There are countless superlatives you can use to describe Dubai. But "lush," "tropical," or "verdant" would not be anywhere near the top of that list.
Now, one architecture firm has big ambitions to make a small corner of the emirate all of those things for World Expo 2020.WOHA has been named as the designer of The Singapore Pavilion. It will sit on a 1,550 square-meter site located in the Expo's Sustainability District, a 30-minute drive south of Downtown Dubai.
Singapore's Urban Redevelopment Authority (URA) is leading the project that has one central goal: To create an oasis in the Arabian desert.
A city in a garden
The creative vision for the Singapore Pavilion is that of a dense, multi-layered three-dimensional greening space - a city that is set in a garden."With our design, we aim to show that it is possible to build a self-sufficient green oasis anywhere in the world, even in the desert," says Wong Mun Summ, co-founding director of WOHA.
Visitors will be able to walk amid tropical trees, shrubs and orchids on the ground level. Above, a canopy walk connecting three cones draped in vertical greenery, creating a lush hanging garden.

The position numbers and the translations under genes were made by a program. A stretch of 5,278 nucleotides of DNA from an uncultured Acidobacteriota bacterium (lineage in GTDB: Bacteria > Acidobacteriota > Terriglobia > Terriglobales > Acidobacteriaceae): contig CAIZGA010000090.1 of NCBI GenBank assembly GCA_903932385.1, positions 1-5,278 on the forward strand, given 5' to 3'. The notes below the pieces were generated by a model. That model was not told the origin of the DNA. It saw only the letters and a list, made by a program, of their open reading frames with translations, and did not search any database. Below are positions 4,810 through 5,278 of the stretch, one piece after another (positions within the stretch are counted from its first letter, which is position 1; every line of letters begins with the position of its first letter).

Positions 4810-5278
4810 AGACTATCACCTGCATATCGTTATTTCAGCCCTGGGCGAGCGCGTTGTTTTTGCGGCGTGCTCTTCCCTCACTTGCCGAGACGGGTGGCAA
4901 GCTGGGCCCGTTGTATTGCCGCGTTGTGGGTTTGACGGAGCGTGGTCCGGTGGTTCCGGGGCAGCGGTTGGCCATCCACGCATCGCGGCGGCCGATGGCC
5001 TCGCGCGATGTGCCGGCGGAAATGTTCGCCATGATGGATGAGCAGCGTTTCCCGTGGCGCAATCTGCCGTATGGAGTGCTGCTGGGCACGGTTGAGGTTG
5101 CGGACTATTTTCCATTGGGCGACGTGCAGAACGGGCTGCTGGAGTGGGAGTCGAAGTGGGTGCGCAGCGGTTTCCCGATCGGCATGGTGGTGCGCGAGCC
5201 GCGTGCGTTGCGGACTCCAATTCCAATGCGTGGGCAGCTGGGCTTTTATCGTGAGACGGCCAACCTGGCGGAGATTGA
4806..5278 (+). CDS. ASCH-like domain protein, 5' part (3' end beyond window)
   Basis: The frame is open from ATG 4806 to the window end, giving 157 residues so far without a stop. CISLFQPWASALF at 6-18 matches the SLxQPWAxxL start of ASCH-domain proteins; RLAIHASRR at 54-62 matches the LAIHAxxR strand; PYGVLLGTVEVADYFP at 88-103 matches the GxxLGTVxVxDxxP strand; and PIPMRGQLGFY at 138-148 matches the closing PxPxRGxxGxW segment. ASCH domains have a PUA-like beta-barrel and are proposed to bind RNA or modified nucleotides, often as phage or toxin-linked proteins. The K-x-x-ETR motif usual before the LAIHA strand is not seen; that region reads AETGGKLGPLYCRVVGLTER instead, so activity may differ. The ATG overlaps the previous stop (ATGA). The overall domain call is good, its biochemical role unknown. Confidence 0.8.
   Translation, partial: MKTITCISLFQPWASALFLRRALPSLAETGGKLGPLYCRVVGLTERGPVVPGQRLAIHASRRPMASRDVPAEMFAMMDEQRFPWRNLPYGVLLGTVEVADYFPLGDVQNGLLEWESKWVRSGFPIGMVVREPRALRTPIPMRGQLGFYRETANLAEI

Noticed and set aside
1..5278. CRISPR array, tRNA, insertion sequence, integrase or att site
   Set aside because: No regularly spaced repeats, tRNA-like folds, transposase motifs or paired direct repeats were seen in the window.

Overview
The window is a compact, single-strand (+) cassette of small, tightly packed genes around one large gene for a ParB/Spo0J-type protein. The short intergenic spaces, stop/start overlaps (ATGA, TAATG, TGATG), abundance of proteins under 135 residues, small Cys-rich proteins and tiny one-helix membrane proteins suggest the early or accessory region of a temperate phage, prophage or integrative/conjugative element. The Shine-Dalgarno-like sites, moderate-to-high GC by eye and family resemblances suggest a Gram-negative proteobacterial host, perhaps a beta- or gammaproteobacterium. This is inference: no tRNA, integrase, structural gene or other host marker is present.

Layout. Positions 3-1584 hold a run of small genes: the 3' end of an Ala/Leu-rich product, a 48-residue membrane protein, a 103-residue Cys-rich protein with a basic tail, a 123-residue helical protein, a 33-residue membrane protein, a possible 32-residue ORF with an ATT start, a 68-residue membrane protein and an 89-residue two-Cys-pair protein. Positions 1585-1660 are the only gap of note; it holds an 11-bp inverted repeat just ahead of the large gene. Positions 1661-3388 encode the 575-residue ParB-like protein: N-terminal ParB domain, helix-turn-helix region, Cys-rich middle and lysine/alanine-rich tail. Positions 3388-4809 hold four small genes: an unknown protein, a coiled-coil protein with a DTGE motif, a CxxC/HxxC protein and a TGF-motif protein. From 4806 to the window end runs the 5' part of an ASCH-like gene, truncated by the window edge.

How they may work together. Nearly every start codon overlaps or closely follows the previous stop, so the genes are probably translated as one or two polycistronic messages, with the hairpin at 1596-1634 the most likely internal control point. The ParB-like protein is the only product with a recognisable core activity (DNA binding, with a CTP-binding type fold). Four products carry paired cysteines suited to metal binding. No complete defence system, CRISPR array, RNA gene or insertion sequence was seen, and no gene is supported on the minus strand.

"Singapore has been exploring many ways to become one of the greenest places in the world and we hope to share this knowledge and innovation at the World EXPO," says Wong.
Look no further than the city-state's iconic supertrees at the Gardens by the Bay. The towering steel structures vary from 25 to 50 meters in height and harvest rainwater for use in the gardens, and solar panels to generate power. Meanwhile in 2014, Singapore opened a 15-mile stretch of hidden parkland, known as the Green Corridor. This was a people-led movement to conserve the land which includes a disused railway.
A Greener Future
So how will Singapore's pavilion get water for all that greenery? And how will they keep it from overheating even in the Dubai winter?
Well, WOHA says desalination systems powered entirely by solar panels will take care of irrigation, while a cantilevered roof will provide shade and cooling.
In fact, the aim is for the pavilion to be net-zero in energy over the six-month World Expo period.
WOHA says the design is inspired by the theme of "Nature. Nurture. Future." It is a nod to Singapore's journey towards growth, sustainability and resilience.
Organizers hope the pavilion will be an example for other cities to follow.
"We do not want over-engineered and complicated methods that are not practical and are difficult to replicate, because these solutions will not be viable nor sustainable. With this pavilion we want to show that sustainability is possible without compromising on the quality of life," says WOHA's Wong.
"Planting more trees and creating more green spaces is the best way to take immediate action against climate change -- recent studies show it to be the most effective, cost-efficient and broadly available solution to combat global warming and it can be done now, anywhere," he adds.